People who feel disgust more easily are less likely to expose themselves to situations where they could get an infection, researchers found.
Researchers from WSU, as well as universities across the country, studied indigenous Ecuadorian Shuar communities of different economic backgrounds that are located in high-pathogen environments, said Aaron Blackwell, WSU associate professor of anthropology and co-author of the study.
The Shuar communities that were studied practice traditional means of survival, like farming and hunting, he said.
People in lower economically stable communities do not feel disgust as easily, Blackwell said. They are more comfortable exposing themselves to pathogenic environments. They have dirt floors instead of wood floors. They may not have outhouses. They are more exposed to wildlife.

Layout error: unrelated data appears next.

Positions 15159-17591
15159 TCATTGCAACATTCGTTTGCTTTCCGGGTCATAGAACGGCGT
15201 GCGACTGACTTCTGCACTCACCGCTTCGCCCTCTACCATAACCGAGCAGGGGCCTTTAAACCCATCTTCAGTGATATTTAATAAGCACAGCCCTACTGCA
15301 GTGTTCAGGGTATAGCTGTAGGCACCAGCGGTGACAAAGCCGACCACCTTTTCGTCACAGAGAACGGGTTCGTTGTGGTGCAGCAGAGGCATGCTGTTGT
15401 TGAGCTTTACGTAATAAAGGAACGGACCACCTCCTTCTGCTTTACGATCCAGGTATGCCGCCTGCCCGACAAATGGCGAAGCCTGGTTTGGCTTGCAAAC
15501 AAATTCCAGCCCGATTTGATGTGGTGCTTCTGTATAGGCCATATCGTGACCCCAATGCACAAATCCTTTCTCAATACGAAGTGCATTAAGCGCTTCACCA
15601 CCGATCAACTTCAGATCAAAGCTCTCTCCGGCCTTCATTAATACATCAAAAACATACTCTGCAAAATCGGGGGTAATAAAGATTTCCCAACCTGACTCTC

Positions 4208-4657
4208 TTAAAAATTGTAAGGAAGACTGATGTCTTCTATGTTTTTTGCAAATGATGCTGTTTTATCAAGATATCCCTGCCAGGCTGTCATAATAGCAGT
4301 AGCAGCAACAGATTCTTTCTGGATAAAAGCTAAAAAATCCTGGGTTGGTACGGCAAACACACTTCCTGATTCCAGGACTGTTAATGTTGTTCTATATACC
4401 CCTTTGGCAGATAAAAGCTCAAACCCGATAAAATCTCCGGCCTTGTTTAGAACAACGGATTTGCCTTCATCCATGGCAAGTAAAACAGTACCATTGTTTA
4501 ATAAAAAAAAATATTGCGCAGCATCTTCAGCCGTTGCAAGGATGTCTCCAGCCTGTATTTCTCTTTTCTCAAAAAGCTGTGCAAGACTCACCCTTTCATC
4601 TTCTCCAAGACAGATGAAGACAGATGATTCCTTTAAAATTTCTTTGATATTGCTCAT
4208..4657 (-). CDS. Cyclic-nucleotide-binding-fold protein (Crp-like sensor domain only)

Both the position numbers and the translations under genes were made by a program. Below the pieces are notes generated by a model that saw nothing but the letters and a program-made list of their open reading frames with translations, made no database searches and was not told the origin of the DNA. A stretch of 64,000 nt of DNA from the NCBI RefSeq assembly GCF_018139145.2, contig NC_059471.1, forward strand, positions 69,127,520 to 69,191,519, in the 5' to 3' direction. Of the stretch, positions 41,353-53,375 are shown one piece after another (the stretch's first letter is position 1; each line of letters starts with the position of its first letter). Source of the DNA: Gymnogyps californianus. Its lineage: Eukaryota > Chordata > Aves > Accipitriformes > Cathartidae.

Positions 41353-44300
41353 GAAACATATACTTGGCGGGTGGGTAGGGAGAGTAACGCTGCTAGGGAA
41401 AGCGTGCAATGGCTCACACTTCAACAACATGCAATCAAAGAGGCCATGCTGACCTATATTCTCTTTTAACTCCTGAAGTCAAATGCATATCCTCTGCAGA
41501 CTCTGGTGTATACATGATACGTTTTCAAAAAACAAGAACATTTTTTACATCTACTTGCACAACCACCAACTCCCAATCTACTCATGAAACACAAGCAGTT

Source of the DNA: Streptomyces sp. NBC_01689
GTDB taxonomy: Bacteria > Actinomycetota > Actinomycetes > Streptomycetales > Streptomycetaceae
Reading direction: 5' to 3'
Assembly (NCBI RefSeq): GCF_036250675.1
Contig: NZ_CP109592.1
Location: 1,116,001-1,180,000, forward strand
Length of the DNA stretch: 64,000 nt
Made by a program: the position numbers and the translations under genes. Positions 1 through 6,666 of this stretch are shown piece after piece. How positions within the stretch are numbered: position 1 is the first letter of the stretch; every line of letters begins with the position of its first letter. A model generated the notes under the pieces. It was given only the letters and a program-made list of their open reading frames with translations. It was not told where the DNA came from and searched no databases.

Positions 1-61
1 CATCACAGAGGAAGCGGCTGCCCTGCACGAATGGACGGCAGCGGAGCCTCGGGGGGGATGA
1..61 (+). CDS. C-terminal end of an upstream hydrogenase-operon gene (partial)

In higher economically stable communities, people are more disgusted by pathogens, so they are less prone to infection, Blackwell said. These communities also have access to cleaner water, food and resources, and they can afford to avoid situations where they will be exposed to more pathogens.
The researchers measured people’s feelings of disgust using a survey, he said.
“We ask [the groups] how disgusting they find each of these things, and then we add them up as a score,” Blackwell said. “Things like stepping in dog poop or eating rotten meat.”
This study is the first of its kind, he said. There have been plenty of studies theorizing about people’s feelings of disgust, but it is a hard subject to study in developed countries.
Although people who feel disgust are more likely to avoid situations where they could get an infection, it is impossible to avoid in some cases, Blackwell said. Feelings of disgust do not protect people from parasites present in soil or viruses like COVID-19, where people are asymptomatic.
The researchers plan to replicate the experiment with different populations and cultures worldwide, including Honduras, he said.